The failure of two “dimensions” of sprawl

The preceding post described problems with the efforts to develop multidimensional measures of sprawl. I concluded by posing the criteria that anything offered as a measure of a dimension of sprawl meet these simple tests: If observers generally agree that one area has a greater level of sprawl than another area, then the measure should indicate more sprawl. If a change is made in one area that most observers agree results in less sprawl, then the measure should indicate less sprawl.

This post will address these criteria with respect to two measures used in the multidimensional measurement of sprawl: Variation in population or housing unit density and the degree of centralization of population or housing units within urban areas. Both the Galster, et al. and the Ewing, Pendall, and Chen sprawl indices included such measures.

For the example, consider an older large urban area in the Northeast or Midwest with a high density core and density decreasing to very low levels in the sprawling suburbs. Variation in density would be fairly high, as would be the degree of centralization. (This would be in comparison to all large urban areas in the United States.)

Now let’s imagine that reducing sprawl and promoting smart growth catches on in this urban area. In response, a major new development is built near the periphery of the urban area that embodies smart growth principles and has moderately high-density housing, far greater than the density in the surrounding area. Perhaps it is a transit-oriented development around a transit stop.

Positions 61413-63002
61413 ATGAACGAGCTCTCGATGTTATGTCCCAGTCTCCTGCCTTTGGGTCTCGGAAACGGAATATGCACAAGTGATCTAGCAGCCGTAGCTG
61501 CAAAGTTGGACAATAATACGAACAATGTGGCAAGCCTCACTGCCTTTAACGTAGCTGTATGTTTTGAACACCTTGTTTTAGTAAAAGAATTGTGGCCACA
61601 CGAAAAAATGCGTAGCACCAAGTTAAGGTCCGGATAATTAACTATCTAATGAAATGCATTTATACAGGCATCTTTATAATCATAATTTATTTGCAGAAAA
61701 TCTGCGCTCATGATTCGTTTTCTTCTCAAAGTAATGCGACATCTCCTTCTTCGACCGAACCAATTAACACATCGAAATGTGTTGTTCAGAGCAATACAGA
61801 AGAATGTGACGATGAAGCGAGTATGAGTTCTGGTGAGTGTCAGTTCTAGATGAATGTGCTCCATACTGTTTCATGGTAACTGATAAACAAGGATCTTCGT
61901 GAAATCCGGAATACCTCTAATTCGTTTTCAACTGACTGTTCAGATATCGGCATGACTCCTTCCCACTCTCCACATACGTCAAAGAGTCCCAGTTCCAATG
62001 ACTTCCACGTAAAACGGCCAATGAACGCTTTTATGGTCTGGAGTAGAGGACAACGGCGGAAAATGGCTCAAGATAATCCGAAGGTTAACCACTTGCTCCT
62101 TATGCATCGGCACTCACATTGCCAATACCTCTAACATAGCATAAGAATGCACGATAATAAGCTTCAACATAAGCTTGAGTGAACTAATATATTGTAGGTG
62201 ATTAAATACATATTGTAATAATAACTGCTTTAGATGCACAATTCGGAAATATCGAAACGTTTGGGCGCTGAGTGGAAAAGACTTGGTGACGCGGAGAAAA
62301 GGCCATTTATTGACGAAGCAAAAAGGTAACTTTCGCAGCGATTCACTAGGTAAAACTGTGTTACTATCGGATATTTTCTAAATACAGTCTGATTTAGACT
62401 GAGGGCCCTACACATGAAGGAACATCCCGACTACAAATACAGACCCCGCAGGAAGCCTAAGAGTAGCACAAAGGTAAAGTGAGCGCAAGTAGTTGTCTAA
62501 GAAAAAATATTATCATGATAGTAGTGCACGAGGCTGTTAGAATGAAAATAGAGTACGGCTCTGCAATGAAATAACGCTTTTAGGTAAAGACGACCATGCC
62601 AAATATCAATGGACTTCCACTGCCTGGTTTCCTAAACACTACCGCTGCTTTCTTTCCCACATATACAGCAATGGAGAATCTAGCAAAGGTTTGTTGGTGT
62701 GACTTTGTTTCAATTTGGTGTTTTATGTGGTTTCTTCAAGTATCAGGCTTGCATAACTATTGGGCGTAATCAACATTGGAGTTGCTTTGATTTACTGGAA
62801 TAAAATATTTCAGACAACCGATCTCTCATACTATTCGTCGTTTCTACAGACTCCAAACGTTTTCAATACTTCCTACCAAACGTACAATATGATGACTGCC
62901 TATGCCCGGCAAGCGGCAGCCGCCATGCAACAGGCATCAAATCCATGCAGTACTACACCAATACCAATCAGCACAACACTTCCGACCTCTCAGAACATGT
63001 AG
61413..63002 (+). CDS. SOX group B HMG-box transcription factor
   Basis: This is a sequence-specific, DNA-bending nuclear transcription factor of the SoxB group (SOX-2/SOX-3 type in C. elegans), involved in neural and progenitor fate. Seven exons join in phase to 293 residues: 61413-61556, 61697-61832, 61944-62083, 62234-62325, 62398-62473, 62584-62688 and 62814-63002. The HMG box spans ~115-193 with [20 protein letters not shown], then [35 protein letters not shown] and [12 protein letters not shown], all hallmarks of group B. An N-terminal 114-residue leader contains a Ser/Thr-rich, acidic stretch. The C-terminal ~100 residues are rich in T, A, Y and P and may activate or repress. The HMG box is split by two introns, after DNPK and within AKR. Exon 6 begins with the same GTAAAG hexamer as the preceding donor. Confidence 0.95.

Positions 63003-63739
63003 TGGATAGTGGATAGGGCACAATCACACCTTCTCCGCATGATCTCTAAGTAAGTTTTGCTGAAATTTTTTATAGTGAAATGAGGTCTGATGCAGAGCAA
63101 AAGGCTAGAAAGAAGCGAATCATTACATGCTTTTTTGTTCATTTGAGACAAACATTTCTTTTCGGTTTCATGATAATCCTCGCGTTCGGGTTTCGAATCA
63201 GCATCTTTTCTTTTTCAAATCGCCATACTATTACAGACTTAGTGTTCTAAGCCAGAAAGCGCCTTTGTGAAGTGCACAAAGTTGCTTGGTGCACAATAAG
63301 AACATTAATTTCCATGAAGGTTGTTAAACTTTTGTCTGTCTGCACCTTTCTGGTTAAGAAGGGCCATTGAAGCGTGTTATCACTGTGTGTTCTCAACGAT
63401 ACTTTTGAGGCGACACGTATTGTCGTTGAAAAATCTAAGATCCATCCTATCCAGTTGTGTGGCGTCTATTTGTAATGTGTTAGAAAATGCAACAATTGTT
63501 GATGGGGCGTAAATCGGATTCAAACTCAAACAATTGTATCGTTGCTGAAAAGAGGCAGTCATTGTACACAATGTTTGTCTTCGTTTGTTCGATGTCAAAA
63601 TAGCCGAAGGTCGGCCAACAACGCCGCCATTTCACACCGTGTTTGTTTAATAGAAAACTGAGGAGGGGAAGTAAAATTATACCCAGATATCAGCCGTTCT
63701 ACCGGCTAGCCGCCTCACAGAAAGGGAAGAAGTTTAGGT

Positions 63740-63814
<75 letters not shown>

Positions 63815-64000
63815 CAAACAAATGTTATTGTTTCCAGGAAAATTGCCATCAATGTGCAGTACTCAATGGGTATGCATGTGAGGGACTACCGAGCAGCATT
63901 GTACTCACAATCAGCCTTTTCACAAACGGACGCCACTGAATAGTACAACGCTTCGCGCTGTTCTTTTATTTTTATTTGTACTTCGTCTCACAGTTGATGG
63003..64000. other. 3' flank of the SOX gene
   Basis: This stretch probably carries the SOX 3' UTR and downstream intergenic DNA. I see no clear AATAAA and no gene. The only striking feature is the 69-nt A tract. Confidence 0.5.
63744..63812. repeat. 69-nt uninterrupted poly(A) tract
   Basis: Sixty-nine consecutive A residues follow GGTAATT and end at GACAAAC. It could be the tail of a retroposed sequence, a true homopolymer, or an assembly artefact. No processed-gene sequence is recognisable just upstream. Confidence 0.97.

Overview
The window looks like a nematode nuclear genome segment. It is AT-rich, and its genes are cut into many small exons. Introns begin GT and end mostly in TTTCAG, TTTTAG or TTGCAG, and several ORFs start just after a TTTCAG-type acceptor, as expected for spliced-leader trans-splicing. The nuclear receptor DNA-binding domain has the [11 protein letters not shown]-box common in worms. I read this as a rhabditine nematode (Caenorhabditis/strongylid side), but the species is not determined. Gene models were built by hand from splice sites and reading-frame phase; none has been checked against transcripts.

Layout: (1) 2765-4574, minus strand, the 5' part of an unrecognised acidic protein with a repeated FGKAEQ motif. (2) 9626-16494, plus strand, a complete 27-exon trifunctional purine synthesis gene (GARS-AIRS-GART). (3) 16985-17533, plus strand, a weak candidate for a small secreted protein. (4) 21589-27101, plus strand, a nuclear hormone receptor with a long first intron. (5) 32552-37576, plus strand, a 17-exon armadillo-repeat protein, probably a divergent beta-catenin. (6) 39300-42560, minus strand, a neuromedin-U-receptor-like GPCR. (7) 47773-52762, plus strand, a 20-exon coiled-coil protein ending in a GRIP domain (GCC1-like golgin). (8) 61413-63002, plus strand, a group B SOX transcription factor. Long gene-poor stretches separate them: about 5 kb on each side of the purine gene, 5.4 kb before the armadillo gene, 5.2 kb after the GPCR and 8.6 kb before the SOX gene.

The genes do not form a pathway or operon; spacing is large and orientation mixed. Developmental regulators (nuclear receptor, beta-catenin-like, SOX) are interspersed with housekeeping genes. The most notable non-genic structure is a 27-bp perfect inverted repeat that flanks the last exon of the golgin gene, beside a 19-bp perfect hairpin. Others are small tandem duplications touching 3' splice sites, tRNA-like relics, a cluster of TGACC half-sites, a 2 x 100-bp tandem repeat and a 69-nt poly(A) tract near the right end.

I believe that virtually everyone would agree that this development is the antithesis of urban sprawl and that building this development has resulted in the reduction of the level of urban sprawl in the area. Certainly there is less sprawl than if the area had been developed as very low-density single-family housing.

Now look at the two measures of sprawl, first variation in density. The density of the new development is much higher than the low densities in other areas at the periphery. But it is very doubtful that even what would be considered a reasonably high-density development in that setting would have a density as high as that near the center of the urban area. Instead, it would fall somewhere in the middle, closer to the mean density of the urban area. Result: The variation in density for the urban area would be reduced. But variation in density when used as a measure of sprawl says that a reduction in variation implies more sprawl. So variation in density fails as a measure of sprawl.

Now for centralization. The new development adds significant numbers of people and housing units at a location that is very distant from the center. Any measure of centralization, whether based on the estimated parameters of the negative exponential model or some other measure based on distances to the center will show a decline in centralization. And again, when used as a measure of sprawl, less centralization means more sprawl. So centralization likewise fails as a measure of sprawl.

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